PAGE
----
Mr East Goes To The Movies 2014: Under The Skin

by George_East on June 28, 2014

It’s been a while since I posted a film review and I am as ever absurdly behind in posting reviews of the new releases I have seen this year.  However, I still haven’t given up on my plan to post a review for every new release I see this year.  Under The Skin is the only new release I have seen twice.

Director Jonathan Glazer is probably best known for his superb blackly comic gangster film from 2000, Sexy Beast (Ray Winstone’s finest screen performance?).    However good that film is and it is very good, it cannot prepare you for the startling originality and power of Under The Skin – in my view one of the most original Sci Fi films of the last couple of decades.

The film based on a Michel Faber novel of the same title (which I confess I haven’t read) focuses on an unnamed alien played by Scarlett Johansson, who in the form of a human female cruises the streets of Glasgow picking up men as victims.  It is not entirely clear for what purpose – whether it is for food or for experimentation or for some other reason.   In the course of doing so she will begin to feel empathy, which will ultimately be her undoing.  At least that is what I think is going on.

The film opens to the sounds of syllables being articulated by a woman – the alien learning how to speak English (Glazer used recordings of Johansson’s English accent dialogue coaching  sessions) as the camera closes in on an eye ball.  The screen goes blindingly white.  A motorcyclist collects a body from the side of the road.  Then a cut to a naked woman taking the clothes from the body in an otherwise wholly white space – a woman who we soon realise to be Scarlett Johansson.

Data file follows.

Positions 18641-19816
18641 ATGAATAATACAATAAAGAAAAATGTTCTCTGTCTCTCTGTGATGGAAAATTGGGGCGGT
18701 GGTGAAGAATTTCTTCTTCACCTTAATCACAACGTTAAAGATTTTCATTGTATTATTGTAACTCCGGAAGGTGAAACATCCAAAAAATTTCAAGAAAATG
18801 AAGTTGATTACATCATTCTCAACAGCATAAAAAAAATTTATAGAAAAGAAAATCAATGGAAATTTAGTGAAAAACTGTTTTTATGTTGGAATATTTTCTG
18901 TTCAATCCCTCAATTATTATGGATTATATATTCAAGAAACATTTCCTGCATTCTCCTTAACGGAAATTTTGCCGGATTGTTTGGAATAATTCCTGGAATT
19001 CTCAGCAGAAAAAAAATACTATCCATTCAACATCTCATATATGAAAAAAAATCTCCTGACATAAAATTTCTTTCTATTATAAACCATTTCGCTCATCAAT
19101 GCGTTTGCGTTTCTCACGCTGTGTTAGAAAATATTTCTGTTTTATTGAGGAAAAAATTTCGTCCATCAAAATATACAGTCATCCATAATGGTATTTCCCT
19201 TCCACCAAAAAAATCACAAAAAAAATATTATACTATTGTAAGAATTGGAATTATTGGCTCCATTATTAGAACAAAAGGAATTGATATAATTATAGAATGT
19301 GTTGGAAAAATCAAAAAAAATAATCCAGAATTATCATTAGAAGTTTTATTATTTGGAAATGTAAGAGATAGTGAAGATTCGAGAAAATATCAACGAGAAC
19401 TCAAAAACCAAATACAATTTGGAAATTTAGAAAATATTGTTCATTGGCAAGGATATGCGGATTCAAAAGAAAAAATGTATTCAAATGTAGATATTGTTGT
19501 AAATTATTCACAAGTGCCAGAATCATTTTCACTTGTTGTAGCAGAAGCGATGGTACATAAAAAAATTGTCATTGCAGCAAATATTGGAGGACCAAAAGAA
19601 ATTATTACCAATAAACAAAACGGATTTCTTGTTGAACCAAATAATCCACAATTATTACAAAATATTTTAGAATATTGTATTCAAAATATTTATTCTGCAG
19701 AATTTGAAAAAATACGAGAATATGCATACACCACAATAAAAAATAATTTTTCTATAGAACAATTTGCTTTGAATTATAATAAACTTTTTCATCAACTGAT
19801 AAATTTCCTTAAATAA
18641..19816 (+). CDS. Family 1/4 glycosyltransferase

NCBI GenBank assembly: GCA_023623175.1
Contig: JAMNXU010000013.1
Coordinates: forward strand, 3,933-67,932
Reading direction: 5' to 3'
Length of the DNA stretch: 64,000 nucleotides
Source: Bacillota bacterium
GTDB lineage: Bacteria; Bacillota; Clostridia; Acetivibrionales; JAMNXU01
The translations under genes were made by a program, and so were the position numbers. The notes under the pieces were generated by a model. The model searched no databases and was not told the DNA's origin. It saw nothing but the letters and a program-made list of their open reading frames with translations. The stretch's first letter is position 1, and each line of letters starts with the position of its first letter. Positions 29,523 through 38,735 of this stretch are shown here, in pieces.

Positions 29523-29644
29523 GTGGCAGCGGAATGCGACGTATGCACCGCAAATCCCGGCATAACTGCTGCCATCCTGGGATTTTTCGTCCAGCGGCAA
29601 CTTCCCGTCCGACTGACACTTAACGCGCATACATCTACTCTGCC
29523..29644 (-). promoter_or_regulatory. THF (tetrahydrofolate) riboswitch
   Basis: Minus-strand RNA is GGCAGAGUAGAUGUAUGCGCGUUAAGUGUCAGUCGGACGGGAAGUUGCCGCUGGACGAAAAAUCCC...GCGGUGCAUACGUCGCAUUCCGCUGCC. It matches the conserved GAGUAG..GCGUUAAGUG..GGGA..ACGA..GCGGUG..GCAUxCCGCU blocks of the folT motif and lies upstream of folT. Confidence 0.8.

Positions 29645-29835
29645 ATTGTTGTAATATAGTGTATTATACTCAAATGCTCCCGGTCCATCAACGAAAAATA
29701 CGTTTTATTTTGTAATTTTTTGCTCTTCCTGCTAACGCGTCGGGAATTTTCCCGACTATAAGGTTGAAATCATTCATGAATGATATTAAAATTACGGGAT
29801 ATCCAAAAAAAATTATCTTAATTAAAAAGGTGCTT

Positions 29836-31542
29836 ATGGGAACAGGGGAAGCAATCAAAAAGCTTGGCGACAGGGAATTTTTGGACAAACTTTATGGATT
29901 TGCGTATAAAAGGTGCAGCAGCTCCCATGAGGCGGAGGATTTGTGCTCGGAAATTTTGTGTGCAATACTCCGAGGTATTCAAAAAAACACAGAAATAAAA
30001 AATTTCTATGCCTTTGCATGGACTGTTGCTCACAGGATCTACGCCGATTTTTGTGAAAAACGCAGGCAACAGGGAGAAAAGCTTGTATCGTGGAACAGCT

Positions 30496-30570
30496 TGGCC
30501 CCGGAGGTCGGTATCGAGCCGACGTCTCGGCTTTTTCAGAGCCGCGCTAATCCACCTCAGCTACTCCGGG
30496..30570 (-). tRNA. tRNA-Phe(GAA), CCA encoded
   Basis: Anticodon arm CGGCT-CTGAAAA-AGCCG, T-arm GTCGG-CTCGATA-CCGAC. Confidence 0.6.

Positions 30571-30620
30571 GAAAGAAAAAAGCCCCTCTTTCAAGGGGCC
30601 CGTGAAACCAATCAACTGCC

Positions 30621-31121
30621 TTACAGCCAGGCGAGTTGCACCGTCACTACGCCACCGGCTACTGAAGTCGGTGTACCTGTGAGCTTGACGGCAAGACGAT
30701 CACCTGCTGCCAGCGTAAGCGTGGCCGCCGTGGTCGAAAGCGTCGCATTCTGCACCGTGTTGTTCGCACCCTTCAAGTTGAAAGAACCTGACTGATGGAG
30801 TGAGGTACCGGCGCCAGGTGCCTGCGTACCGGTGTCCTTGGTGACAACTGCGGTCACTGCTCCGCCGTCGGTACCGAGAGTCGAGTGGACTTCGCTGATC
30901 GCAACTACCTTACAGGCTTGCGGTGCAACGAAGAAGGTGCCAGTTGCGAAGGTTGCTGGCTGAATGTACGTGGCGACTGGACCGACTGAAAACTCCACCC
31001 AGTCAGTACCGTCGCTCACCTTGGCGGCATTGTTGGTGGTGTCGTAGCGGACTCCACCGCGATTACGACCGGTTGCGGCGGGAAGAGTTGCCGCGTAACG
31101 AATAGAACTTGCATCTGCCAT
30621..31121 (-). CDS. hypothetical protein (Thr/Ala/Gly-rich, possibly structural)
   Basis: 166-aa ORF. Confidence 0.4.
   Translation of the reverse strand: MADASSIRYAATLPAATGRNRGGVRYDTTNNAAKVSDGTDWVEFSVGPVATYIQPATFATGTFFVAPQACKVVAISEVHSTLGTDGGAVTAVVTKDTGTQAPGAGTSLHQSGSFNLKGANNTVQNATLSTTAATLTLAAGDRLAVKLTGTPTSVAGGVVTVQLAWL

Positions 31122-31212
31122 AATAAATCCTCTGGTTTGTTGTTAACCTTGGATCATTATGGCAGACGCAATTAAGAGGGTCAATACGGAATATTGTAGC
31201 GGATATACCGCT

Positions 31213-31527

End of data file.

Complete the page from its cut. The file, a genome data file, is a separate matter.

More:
The film piles on layers and layers of alien-ness.  An English woman driving a van on her own picks up men around the rougher parts of Glasgow (some of this was apparently shot for real).  Yet that English woman is Hollywood movie star Scarlett Johansson.  The film is shot through her eyes, everything is equally strange or equally normally from the perspective of an alien – whether that is a football crowd leaving Celtic Park she drives through, the shopping crowds in the centre of the city, a Tommy Cooper DVD or a man selling roses at traffic lights.  The superbly dissonant sound track of synthesisers and strings by Mica Levi adds to the distancing effect.

Her lack of humanity is emphasised in a wonderfully realised scene of a family on a beach who try to rescue their dog but end up both being swept away leaving their toddler on the beach on his own.   The alien does not even appear to notice the child is there –  we will later discover from a radio report that it too is missing.

By placing Scarlett Johansson in the position of predator in the van picking up young men, the usual sexual power structures of films and society are reversed.  She remains in control throughout, it is the men who provide her with the fodder she needs, as she entices them into a derelict house (one at least looks twice before entering) and thence to their deaths, drowning in a thick black liquid as they try to reach an undressing alien.

The film raises questions as to what it means to be human and to become human. Is it when she notices that she bleeds from the thorns on the rose, is it when the facially disfigured man she picks up (played superbly by Adam Pearson who suffers from neurofibromatosis a condition which causes multiple tumours to grow on the face), who she does see as any different to the other men, affects her in a way that means she lets him go or is it when she finds herself tapping her fingers along to Deacon Blue on the radio?   As she discovers some humanity though, she also becomes vulnerable – ultimately the predator will become the prey.

Under The Skin has minimal dialogue, an avant grade score,  only the loosest of narratives and more things to talk and think about in it than pretty much the entire current output of mainstream Hollywood.  It is the kind of film that you will want to revisit time and time again.   A great piece of intelligent Sci Fi.  Indeed a classic in the making.  Johansson is to be applauded for taking such a brave role and for playing brilliantly.  I would not have thought that Glazer had it in him – and that is speaking as a fan of his.


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